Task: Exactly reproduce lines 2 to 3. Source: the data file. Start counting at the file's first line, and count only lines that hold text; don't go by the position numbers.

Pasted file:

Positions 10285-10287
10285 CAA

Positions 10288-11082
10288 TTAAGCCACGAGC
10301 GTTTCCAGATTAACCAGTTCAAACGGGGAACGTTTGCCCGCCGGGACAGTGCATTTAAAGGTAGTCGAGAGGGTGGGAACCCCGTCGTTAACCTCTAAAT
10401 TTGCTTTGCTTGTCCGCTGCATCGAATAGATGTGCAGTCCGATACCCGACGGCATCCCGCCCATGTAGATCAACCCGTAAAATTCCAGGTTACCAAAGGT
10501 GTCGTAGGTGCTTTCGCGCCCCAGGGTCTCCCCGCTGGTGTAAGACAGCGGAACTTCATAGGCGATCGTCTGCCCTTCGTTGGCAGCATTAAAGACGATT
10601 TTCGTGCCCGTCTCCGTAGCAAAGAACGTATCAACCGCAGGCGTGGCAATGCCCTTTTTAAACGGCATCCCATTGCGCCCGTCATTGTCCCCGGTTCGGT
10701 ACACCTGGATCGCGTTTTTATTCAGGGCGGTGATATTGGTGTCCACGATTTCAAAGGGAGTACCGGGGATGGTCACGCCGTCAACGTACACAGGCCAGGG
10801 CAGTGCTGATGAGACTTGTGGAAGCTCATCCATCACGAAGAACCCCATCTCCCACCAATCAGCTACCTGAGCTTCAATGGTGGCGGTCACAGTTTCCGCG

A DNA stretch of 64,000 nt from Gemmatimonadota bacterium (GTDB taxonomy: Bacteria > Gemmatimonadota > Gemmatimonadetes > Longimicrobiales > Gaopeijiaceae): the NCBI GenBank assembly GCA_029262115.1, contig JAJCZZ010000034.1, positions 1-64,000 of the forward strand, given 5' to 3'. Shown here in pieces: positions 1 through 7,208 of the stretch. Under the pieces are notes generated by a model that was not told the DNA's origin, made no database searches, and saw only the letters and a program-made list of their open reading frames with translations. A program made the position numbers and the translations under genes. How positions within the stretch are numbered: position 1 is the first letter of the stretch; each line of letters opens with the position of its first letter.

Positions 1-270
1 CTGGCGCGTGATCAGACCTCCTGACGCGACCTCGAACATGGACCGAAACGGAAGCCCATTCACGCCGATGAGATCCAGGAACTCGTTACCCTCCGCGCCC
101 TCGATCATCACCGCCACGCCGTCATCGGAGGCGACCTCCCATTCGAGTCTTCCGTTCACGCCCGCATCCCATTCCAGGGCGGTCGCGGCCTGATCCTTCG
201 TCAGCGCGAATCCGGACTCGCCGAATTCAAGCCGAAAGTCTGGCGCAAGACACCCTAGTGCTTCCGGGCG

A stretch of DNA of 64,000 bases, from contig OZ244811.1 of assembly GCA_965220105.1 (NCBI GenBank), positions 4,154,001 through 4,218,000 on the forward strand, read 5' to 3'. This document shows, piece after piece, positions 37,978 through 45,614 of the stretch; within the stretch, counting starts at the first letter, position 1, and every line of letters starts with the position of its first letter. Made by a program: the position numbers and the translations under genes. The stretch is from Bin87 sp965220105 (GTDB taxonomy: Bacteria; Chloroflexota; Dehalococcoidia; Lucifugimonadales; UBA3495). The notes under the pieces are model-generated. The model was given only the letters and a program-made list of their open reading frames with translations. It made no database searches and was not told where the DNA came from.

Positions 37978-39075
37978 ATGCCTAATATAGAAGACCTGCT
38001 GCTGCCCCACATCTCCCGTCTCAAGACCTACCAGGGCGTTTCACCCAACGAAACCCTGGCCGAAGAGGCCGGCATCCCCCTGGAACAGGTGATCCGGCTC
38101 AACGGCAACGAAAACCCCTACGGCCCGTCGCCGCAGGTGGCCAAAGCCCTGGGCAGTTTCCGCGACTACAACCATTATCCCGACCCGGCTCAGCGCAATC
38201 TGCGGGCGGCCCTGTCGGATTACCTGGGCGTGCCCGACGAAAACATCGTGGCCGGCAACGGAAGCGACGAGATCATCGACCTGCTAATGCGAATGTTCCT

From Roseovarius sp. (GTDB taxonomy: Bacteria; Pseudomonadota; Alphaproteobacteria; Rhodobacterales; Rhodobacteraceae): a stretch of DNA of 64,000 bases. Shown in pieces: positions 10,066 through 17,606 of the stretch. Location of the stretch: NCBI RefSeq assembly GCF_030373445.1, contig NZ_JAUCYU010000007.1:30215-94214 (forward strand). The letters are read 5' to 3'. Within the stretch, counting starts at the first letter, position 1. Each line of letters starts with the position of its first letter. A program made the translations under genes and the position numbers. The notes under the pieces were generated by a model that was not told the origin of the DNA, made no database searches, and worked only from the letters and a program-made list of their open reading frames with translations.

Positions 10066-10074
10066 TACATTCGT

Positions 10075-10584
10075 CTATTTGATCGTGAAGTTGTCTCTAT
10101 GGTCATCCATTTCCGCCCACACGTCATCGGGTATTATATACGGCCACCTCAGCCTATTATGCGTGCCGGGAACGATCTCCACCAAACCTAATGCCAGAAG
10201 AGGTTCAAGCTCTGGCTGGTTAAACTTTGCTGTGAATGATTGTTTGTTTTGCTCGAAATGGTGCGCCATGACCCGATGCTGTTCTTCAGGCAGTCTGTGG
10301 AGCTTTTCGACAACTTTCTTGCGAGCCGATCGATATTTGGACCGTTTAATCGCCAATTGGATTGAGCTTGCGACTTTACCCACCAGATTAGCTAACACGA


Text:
10285 CAA

Positions 10288-11082